How to Clean Your Boat Engine
May 20, 2013
Just like any other machine, your boat needs constant care and attention to run properly for as long as possible. Your boat is subjected to wind, water, and wear every time you go out for a dip. No matter how beautiful or solid your boat may look like from the outside, it is still necessary for you to look into its hidden components every once in a while to see if they need cleaning.
Your boat engine is an especially iffy part,
and you might not think that it requires cleaning and care, but it does. Good boat-keeping means ensuring that each and every part of your boat is properly cared for.
Overall, the best way to keep your floater looking good and running well is to ensure that it is thoroughly cleaned and detailed regularly. Even simple tasks—like hosing the boat down with freshwater after every trip or applying a marine protectant on the gel coat –will go a long way towards preserving its beauty and utility for the years to come.
When it comes to cleaning your boat engine, you don’t need to be an expert boat mechanic to pull off the job properly. Here’s what you can do to maintain your boat on your own:
Seven steps on how to clean your boat engine (outboard)
1. Flush out the engine after every trip with freshwater. Whether you’ve come from a freshwater or saltwater marine excursion, make sure that you rinse the outboard boat engine with freshwater after every outing.
2. Slip on a set of rabbit ears to the part where the water is picked up, then attach a garden hose onto it. Start up the engine and let the water pump do the rest of the job, but check the water flow to determine if you have debris stuck somewhere inside the outflow pump.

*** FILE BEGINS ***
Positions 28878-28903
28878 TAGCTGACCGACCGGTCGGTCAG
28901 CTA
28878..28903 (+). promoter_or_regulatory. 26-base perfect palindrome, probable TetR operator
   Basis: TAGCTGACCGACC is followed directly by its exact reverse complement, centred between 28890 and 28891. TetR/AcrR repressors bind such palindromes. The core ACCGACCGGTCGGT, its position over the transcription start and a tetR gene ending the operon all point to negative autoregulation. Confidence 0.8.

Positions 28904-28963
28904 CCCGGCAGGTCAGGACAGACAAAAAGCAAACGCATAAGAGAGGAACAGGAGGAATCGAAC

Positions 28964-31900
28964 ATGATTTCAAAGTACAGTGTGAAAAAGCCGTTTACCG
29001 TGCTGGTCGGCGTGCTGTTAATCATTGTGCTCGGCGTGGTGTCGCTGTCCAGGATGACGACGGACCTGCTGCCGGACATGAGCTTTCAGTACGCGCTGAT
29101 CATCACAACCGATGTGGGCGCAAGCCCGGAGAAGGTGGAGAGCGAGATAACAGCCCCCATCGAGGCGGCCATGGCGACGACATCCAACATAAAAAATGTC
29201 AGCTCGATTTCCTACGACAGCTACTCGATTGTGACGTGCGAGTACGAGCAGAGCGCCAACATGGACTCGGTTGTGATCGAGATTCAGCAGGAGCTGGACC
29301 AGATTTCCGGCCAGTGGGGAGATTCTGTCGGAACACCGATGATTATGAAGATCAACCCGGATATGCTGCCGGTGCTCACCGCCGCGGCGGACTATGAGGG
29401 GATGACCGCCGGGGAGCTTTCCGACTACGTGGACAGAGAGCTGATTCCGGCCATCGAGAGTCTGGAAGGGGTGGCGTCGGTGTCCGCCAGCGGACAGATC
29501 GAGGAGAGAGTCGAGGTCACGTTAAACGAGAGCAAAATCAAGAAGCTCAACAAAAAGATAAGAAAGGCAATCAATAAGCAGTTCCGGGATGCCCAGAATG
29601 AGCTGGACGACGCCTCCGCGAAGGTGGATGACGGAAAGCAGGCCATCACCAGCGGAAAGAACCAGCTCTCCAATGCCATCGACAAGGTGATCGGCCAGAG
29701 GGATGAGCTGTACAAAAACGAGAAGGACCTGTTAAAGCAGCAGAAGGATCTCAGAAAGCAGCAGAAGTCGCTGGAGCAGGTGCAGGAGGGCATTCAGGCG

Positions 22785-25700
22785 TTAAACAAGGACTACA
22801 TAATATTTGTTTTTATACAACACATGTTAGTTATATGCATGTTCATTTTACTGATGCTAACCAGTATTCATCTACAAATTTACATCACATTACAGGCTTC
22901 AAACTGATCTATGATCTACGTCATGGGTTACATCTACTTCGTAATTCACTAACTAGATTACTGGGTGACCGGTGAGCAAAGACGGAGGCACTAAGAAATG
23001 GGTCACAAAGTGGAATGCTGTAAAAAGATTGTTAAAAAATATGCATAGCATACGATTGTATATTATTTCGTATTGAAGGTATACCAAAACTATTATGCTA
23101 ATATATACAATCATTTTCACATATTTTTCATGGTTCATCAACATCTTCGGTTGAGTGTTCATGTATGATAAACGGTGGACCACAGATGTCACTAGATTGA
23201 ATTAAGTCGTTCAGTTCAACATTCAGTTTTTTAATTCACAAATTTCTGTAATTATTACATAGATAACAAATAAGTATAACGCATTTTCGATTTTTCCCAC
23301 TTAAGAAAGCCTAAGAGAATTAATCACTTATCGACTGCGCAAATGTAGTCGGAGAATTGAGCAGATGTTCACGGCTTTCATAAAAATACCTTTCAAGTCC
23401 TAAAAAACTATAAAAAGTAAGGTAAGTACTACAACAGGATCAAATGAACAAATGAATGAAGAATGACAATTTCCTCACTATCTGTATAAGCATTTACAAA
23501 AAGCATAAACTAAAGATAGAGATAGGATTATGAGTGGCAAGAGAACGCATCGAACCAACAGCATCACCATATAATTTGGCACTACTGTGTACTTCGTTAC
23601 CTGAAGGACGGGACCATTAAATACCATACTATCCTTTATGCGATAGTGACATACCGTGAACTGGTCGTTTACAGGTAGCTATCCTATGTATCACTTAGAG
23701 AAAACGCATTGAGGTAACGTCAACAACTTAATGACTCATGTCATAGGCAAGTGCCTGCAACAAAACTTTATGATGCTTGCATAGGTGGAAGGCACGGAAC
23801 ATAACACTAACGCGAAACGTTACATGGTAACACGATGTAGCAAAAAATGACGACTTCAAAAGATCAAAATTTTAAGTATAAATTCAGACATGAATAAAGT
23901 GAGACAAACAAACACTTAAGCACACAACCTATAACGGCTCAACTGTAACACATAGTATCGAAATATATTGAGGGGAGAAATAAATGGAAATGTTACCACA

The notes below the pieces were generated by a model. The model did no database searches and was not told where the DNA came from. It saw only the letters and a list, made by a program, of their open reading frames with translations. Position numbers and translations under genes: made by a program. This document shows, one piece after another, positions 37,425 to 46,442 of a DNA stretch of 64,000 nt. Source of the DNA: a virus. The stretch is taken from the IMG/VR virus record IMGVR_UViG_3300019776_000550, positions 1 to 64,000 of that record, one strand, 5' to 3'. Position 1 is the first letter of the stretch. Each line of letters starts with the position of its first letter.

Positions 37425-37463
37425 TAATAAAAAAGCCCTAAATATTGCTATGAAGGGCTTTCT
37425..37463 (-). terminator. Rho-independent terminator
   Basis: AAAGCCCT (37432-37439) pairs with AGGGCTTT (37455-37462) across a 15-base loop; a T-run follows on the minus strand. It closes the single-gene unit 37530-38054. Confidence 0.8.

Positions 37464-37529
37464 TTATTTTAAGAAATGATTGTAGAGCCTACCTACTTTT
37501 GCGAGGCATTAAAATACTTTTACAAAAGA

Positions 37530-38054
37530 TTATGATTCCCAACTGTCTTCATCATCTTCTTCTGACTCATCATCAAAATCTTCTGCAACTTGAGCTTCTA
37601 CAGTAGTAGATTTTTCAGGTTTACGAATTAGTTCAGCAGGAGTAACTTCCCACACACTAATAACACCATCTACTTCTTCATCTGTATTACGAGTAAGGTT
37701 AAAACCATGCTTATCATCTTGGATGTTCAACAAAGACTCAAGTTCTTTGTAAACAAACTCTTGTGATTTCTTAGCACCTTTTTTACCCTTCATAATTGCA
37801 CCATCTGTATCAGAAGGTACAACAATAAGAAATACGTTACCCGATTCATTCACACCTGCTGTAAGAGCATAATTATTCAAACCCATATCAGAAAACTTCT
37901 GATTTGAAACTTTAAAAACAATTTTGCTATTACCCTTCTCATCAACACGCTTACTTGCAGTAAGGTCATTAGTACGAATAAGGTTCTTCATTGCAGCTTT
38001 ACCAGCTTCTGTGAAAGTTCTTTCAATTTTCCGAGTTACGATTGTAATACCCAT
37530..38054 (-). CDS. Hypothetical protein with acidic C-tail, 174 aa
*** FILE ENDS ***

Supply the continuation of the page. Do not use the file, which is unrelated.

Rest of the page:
3. If the water doesn’t come out strong, shut the engine down first. Insert a small piece of wire into the outflow pump tube and work it back and forth until the debris is loosened and flows out with the water.
4. After flushing, disconnect the fuel lines and turn the engine on once more. Let it use up all the fuel in the carburetor, and then switch off the batteries.
5. Remove the engine cowling and inspect the engine block for fuel or water leaks. If you detect one, be sure to contact your boat mechanic immediately as you will probably be unqualified to do this part of the job.
6. If your engine is in good working order, wipe it off with clean washcloth and spray on a generous amount of anti-corrosive product such as WD-40. Apply a lubricant onto the moving parts to keep them working seamlessly.
7. Replace the cowling and wipe it down with a clean cloth. Protect the outboard engine with a tarp or plastic cover whenever the boat is dry-docked.
If you’re ready to move on from cleaning your boat engine to overall boat detailing DIY job, check out our boat detailing step-by-step guide on the topic!